But it should be noted that while Waters enjoys the unusual, prankish, and often subversive wit of contemporary art — and there is a great deal of it — his passion for the subject is genuine. He coauthored a fascinating book on contemporary art with LA critic Bruce Hainley called “Art: A Sex Book,” which was, itself, an act of curation. The two selected pieces of art to share, and then discussed them, and it’s the sort of discussion a writer like me gets jealous about — it’s spontaneous and unexpected, passionate and erudite, and, when it’s funny (and it often is), it’s unrehearsed. It also has Waters discussing the fact that he routinely — perhaps even obsessively — tours galleries to see art. He hinted at this during his “Filthy World,” talking about how you can come out of a gallery and find yourself staring at a dumpster and thinking that it might be art as well, that the magic of art is that it allows you to see the whole world as art. But this fades, and you have to go back to galleries every so often, to regain this sensibility.
But I wanted the nuts and bolts of how he tours galleries, and so I asked him. I will reprint his response in full, transcribed as best as I can from the recording, because he does not like to be paraphrased and the quote is exactly as I like them — spontaneous and uncrafted.
“I get all the invitations from the galleries I like. It used to be their cards — I’m against email invitations, because if I don’t print them, I’ll never go. Because I throw them all in one box when I get to New York, I arrange them the night before in order of the streets, and people come with me, but we’re only seeing what I’m going to see. ‘Should we look in here?’ ‘No.’ It’s the only way I can do it. You don’t want to come with me, fine, you want to go see that and I’ve already seen it, another day for you. It’s the only way I can keep up. So if you go every three weeks, you see pretty much everything. Not everything, but everything I want to see, or I think I might be interested in. A lot of times you have to believe in galleries, that they show artists, even if you’ve never heard of, that you think might be good, and I think that’s important. It’s even harder in New York now because, not only it used to be Soho but now it’s Chelsea, but then it’s also Midtown, Uptown and now the Lower East Side and the Lower East Side is very spread out and not in one place. So to cover everything gets harder and harder, and the most cutting edge galleries, on purpose, open in the most obscure neighborhoods away from none of those places, in a building with the worst elevator.”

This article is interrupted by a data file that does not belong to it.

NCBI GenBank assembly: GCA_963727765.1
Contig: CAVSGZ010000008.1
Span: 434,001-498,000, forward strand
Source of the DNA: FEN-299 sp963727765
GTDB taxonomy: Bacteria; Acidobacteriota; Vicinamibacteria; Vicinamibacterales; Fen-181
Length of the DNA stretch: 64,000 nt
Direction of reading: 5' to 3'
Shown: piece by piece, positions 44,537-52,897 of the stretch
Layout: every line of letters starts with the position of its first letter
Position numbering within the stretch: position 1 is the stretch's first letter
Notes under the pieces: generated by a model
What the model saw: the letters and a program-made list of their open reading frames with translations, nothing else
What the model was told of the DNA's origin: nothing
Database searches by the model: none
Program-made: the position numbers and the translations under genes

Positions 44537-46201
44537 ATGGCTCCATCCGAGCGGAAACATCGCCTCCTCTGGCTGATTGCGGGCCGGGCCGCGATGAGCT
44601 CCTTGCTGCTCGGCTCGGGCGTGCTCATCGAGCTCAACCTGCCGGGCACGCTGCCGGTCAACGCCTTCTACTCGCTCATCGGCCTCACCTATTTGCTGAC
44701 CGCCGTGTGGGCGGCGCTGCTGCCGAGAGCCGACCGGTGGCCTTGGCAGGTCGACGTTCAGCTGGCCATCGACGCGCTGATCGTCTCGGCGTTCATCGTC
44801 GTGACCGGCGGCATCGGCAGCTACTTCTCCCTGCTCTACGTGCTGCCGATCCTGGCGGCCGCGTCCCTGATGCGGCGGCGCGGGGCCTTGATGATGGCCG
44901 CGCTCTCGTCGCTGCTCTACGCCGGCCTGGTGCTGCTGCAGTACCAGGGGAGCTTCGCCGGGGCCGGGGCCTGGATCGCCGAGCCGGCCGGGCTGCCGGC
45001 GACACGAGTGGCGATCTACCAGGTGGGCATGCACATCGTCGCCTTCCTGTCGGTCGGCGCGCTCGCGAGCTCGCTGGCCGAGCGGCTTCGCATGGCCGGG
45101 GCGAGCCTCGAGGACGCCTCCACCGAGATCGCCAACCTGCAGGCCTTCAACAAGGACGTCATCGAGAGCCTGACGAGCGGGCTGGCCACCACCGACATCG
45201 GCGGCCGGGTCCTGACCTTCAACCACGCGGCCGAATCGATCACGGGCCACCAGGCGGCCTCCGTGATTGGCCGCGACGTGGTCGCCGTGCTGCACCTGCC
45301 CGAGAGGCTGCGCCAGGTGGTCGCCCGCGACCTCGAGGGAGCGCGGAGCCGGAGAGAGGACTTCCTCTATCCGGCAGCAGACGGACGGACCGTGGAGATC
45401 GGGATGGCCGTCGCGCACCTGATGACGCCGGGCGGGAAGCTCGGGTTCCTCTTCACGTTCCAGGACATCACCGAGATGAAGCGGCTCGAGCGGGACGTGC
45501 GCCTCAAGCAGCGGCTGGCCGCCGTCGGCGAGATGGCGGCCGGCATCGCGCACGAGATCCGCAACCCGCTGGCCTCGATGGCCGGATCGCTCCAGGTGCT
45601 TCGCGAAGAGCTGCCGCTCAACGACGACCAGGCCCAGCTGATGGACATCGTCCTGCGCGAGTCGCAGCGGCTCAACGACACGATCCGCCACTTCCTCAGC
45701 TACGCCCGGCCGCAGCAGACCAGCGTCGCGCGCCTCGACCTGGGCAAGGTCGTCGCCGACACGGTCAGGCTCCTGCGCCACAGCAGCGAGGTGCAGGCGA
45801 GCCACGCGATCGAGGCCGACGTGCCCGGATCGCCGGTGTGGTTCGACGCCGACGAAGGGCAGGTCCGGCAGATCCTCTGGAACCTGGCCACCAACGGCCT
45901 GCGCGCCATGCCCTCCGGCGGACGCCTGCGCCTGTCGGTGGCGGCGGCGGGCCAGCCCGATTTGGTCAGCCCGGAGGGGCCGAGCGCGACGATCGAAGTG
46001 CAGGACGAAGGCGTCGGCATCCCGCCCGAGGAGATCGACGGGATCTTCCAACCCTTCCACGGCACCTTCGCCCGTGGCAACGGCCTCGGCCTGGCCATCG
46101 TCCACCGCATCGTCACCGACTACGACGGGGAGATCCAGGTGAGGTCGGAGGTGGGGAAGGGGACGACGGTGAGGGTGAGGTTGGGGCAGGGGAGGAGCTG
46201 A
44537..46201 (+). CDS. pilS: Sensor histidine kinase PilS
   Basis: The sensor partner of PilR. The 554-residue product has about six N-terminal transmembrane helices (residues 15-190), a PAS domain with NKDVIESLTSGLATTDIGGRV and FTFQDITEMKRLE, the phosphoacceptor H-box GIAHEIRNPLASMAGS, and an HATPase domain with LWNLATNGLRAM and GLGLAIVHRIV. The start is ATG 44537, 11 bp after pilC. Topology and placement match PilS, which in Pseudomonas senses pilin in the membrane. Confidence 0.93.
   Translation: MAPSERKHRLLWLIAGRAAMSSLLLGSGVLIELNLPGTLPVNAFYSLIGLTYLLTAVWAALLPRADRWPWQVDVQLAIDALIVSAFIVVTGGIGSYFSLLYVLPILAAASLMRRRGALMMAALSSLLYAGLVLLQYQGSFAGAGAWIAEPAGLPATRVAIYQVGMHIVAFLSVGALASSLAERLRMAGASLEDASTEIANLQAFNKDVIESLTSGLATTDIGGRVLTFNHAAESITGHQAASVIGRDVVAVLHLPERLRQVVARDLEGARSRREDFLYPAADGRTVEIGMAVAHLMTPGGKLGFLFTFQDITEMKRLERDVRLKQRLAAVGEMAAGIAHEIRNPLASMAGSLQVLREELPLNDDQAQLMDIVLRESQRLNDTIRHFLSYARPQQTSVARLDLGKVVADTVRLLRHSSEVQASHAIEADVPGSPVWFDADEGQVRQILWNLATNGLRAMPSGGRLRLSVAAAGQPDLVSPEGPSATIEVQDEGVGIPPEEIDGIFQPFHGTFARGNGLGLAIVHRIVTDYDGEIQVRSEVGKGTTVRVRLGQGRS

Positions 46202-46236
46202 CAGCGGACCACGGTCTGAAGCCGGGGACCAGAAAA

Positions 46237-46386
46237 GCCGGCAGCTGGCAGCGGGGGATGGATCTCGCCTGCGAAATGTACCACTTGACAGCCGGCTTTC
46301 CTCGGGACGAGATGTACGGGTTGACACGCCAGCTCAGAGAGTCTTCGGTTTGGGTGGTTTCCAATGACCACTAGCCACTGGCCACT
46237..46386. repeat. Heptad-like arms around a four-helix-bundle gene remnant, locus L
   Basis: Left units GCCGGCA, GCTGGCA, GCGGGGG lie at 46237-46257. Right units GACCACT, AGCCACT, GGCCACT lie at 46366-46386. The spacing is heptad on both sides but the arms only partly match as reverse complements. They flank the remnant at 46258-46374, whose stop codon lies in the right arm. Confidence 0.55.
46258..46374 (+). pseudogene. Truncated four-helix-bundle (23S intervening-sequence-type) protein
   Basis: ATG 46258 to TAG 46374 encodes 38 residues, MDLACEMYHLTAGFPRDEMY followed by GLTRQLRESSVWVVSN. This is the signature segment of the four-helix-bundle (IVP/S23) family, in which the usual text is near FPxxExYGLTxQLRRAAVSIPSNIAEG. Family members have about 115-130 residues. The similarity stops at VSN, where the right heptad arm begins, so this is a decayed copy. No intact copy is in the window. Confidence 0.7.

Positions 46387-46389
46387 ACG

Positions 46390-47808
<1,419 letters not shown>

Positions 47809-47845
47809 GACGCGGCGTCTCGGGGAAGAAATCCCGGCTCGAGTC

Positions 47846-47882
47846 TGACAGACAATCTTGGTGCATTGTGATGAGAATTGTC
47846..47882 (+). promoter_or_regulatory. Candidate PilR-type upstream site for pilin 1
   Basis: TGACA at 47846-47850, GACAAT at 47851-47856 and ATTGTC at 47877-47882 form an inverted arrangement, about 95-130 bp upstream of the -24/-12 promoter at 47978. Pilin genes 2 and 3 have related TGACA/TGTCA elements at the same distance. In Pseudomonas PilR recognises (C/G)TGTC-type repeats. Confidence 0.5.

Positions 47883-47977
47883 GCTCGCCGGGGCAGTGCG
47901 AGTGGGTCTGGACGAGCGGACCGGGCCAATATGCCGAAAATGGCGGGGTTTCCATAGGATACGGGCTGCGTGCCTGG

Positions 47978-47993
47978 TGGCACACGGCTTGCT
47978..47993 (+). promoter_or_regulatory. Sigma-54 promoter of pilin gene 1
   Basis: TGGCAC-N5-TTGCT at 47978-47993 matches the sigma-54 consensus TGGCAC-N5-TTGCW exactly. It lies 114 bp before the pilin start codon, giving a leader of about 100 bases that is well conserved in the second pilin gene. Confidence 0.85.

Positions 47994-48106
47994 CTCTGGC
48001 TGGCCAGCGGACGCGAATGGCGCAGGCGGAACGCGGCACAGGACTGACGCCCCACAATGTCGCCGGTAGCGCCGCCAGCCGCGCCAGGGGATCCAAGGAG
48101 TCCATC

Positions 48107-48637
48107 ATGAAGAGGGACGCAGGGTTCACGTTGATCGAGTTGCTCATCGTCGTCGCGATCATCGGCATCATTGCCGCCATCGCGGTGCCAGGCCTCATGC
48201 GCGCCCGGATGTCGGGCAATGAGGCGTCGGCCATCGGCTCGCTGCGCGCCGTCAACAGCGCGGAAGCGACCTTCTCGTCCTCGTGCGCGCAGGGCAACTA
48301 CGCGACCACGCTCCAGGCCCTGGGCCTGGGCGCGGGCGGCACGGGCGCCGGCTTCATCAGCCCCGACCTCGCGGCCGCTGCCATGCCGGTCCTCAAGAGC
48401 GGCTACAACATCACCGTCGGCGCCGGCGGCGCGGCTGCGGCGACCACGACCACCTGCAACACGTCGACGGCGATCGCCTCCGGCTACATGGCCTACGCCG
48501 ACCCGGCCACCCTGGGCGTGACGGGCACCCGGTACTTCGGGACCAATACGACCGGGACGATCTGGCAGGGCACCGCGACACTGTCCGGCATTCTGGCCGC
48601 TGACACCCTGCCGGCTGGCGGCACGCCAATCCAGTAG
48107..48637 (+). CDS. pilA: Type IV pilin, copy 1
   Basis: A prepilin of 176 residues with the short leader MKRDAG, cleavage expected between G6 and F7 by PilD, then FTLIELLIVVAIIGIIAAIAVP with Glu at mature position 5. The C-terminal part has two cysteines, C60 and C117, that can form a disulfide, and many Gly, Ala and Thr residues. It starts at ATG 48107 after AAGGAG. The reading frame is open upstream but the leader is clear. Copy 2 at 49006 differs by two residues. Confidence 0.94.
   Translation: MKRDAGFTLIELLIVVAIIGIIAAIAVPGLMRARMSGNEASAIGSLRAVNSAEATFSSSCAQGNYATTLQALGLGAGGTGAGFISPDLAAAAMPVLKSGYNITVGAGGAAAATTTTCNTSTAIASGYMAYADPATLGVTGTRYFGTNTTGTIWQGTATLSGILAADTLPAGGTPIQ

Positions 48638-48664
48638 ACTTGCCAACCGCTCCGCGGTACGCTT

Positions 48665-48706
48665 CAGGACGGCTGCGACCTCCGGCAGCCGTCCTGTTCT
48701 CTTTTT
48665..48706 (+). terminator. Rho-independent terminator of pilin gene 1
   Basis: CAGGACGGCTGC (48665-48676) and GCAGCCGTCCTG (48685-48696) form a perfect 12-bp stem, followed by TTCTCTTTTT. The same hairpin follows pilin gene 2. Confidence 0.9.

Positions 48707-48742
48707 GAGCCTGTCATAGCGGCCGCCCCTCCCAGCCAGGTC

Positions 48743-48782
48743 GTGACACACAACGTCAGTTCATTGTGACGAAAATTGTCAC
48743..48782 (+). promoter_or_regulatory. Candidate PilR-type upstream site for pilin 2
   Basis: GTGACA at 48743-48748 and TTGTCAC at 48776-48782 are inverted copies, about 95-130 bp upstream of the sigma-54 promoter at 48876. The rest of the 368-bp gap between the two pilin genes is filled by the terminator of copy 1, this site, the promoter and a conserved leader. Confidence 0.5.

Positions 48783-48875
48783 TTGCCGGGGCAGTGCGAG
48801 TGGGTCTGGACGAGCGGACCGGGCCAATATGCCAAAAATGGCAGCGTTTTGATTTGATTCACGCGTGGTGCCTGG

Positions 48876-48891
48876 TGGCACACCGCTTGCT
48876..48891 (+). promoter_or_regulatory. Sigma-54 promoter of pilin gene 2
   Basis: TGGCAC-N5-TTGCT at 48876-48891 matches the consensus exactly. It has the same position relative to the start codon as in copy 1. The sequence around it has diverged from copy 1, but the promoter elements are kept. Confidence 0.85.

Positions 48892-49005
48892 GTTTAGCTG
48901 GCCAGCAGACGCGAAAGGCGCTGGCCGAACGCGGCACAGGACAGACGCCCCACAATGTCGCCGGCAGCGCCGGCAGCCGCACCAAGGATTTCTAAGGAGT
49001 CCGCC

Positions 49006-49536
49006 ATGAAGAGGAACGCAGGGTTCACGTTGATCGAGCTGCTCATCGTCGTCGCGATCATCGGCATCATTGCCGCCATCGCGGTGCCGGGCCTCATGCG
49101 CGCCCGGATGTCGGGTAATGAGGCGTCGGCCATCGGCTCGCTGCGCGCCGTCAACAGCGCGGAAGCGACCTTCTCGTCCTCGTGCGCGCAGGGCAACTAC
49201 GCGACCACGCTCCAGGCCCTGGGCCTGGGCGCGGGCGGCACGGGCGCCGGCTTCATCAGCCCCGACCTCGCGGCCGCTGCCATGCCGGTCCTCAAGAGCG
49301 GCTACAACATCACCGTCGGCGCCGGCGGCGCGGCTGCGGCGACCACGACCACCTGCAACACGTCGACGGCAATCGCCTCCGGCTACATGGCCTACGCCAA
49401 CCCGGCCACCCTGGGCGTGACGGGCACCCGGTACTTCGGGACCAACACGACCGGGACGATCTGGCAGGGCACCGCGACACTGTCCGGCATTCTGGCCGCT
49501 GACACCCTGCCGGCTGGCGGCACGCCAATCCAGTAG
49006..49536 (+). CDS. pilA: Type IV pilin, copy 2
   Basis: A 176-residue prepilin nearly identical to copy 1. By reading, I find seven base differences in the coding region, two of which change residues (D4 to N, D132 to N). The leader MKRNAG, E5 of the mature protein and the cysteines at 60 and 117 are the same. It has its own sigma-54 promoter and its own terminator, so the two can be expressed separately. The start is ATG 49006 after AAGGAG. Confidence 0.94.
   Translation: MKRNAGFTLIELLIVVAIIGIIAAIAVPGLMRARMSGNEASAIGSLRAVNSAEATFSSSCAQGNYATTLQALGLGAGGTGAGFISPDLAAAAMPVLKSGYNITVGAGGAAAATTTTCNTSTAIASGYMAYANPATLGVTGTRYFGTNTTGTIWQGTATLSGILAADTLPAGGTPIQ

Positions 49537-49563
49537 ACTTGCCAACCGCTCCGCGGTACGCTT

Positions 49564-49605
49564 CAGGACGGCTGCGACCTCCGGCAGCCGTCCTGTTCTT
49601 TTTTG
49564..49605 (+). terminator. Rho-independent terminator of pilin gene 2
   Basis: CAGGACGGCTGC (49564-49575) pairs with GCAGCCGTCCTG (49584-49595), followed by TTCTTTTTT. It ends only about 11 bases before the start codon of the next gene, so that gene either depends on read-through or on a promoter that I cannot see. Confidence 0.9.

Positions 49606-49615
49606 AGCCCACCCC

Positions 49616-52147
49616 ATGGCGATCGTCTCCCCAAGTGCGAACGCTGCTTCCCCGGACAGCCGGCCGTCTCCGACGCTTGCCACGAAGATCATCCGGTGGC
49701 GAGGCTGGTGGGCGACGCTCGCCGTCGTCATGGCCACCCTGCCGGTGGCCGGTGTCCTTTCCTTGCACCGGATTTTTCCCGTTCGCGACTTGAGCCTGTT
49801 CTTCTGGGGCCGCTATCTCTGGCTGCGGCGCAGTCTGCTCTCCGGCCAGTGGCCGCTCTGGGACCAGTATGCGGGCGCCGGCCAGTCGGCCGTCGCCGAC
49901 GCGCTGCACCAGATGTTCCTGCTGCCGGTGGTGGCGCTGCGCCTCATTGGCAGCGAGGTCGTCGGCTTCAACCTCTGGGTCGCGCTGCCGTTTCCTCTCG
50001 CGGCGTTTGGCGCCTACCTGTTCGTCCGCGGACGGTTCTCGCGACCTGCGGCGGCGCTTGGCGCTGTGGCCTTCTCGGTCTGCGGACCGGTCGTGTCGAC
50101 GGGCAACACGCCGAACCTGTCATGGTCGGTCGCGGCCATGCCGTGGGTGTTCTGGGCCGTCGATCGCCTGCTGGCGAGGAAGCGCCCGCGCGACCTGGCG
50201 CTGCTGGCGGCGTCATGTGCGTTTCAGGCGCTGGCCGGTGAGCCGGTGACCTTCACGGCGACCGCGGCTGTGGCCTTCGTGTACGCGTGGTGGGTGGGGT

Waters led the media on a preview of his exhibition, and I took a lot of photos, so I shall include a little slide show here, which will give you a glimpse of some of the art Waters has decided should be in his exhibit.
If I were to stop here, with a slide show and a few tasty quotes, I would be doing a disservice. At this moment, I have offered a celebrity piece, but Waters spent an awful lot of time preparing his exhibit, and it’s worth discussing the art he selected. Therefore, tomorrow I shall peek into the actual exhibition, titled “Absentee Landlord,” and focus on introducing you to the artists Waters selected, and the various qualities of the exhibit as a whole — it’s well worth seeing.
In the meanwhile, let me close with another quote I got from Waters that demonstrates, I think, precisely how long art has interested and affected him.
“I have a Warhol Jackie I got in high school that was a hundred bucks,” Waters told me. “So long ago my girlfriend gave it to me.” Here Waters laughs. “So I was into that then. I remember ‘Nude Descending a Staircase.’ I was obsessed by that as a child, so when I would walk down the steps in my mind I pretended I was that person. Because it doesn’t say what sex it is. My parents didn’t know — I would just come down the steps every day and think I was nude and descending a staircase. And that’s how I played. It was freedom for me of some kind. That’s all. It was freedom.”